As Google and other companies expand their Web-based software offerings, many businesses are wondering whether “cloud computing” is a realistic option for them.
On the plus side, using Web-based services is cost-effective and, in many cases, free. Moreover, you don’t have to spend large sums of money on maintenance and upgrades, allowing for scalability right out of the gate. Cloud computing also allows remote workers to use these software tools wherever they have a Web connection.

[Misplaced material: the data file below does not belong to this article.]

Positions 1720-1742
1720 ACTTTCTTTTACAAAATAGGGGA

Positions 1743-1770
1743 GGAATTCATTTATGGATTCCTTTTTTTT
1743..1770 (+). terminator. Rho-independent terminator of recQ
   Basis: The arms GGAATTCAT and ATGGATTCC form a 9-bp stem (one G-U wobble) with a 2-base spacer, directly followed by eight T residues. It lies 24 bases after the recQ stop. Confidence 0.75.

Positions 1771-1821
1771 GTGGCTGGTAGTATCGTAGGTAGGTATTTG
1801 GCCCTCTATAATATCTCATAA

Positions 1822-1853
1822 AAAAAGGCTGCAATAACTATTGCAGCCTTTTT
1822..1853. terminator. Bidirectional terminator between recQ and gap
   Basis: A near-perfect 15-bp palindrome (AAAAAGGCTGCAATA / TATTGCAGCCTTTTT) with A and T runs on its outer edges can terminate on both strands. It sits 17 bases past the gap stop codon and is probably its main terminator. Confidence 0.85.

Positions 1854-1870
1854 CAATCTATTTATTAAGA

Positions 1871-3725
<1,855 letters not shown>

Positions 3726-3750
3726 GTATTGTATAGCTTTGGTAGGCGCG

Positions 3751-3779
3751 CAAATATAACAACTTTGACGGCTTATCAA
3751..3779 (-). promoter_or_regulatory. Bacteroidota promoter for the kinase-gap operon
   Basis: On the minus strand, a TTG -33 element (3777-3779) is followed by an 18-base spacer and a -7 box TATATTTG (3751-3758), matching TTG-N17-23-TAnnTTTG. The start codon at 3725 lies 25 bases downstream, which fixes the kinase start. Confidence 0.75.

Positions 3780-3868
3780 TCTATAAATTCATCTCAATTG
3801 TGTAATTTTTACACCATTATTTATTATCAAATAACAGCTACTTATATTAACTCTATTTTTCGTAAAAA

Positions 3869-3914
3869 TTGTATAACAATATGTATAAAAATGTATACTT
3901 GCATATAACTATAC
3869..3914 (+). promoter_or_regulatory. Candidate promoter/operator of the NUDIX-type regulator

On the negative side, these Web-based services cannot be modified to meet your firm’s specific needs. There’s also the issue of security: although Web tools have reliable protection for the most part, you are putting your “life” in the hands of a third party that doesn’t report to you. Finally, there’s the question of the longevity of cloud-computing providers — although you can count on Google to last a while.
Today, a modest number of organizations are opting to run their businesses in the cloud, particularly among government and educational institutions that are always searching for cost-cutting solutions. In the future, I suspect more businesses will lean towards Web-based software, especially as online security improves and the online tools themselves come closer to rivaling anything that can be put in a box on a shelf.